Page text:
The news that Netflix suffered its first loss in subscribers since 2011 is a sign that the groundbreaking service isn't as special as it used to be. "If you want to spin it positively — and Netflix does — you can argue that plenty of people are still watching Netflix," says Peter Kafka. "The company’s investor letter includes a chart showing that Netflix’s share of 'total TV time' in the US has actually increased in the last year. But it’s also a chart that shows just how much competition the company is facing. But, again: Those competitors aren’t just a problem because they’re trying to take away Netflix customers’ time and subscription dollars. They’re also a problem because they’re taking away content Netflix used to have. In the old days, Hollywood was willing to let Netflix have tons of its old TV shows and movies because it didn’t think many people wanted to pay to stream that stuff on the internet. Now the big film and TV companies have figured out they were wrong. So they have taken back a lot of stuff that used to run on Netflix and put it on their own services — Friends is on HBO Max, for instance; The Office is on Peacock; and all the Disney stuff is on Disney+. And, crucially, they are competing with Netflix for new projects. So Netflix has seen a lot of valuable content disappear, while at the same time, it has gotten harder to find great new projects."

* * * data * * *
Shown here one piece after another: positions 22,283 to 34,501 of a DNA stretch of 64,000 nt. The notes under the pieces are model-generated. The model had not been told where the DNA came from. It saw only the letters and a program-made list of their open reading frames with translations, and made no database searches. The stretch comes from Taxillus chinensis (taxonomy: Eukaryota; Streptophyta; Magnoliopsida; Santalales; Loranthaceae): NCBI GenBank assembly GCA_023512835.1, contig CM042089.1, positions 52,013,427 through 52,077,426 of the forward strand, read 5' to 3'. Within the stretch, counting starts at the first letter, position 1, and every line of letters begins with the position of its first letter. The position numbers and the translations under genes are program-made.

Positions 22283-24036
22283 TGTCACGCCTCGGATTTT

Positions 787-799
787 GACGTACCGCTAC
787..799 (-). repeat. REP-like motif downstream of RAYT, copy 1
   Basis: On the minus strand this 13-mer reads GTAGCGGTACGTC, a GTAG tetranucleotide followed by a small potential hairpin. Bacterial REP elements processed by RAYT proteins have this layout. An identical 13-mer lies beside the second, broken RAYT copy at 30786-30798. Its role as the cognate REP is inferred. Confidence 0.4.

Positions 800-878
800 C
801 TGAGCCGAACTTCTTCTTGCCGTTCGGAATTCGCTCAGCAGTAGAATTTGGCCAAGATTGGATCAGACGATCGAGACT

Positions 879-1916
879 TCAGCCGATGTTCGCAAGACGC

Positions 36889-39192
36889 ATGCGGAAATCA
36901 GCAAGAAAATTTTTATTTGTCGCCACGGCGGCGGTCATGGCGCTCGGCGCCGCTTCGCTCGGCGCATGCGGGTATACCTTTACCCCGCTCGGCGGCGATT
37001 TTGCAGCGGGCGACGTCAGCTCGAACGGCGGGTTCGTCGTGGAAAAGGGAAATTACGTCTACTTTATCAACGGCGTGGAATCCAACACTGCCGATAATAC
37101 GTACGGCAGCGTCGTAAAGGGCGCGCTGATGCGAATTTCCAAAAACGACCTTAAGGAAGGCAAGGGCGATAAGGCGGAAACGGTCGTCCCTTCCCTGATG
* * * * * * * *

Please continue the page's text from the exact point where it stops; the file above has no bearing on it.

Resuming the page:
Hollywood talent agents and producers fear the Netflix gravy train is over: “The effect on us will be if the new reality forces them to cut back on their $17 billion-a-year programming budget,” said Michael Shamberg, whose four-part documentary on the Three Mile Island nuclear plant crisis will debut on Netflix next month. “As a producer, I always think of them as a first stop for pitching original ideas. If their subscriber growth levels off and it forces them to cut back on programming, will they stop taking risks on innovative TV shows and Oscar films?” As The New York Times' John Koblin and Nicole Sperling explain: "Netflix acknowledged that ferocious competition was partly a reason that growth had stalled. The company used to say its primary competition was not from other streaming services but from diversions like sleep and reading. Now there is a question about whether Netflix’s original content is strong enough to set it apart, as even deeper-pocketed companies like Apple and Amazon continue to increase their spending on critically acclaimed shows like Severance, which is carried on Apple TV+, and the upcoming first season of a Lord of the Rings prequel, for which Amazon is said to be spending more than $450 million."
Netflix's subscriber woes suggests the streaming wars have started to buffer: "How much wider can people open their pocketbooks and wallets for streaming?" asks Brian Steinberg. "Penetration of subscription video-on-demand services stood at 81.4% in the first quarter of 2022, according to Kantar, compared with 81.6% in the last quarter of 2021. Ad-supported streaming services continue to grow, according to the market-research firm, but that too is slowing. Penetration of ad-supported services stood at 25.3% in the first quarter, compared with 24.4% at the end of last year. Simply put, the nation’s leading streamers may have reached an intriguing new phase: maturity."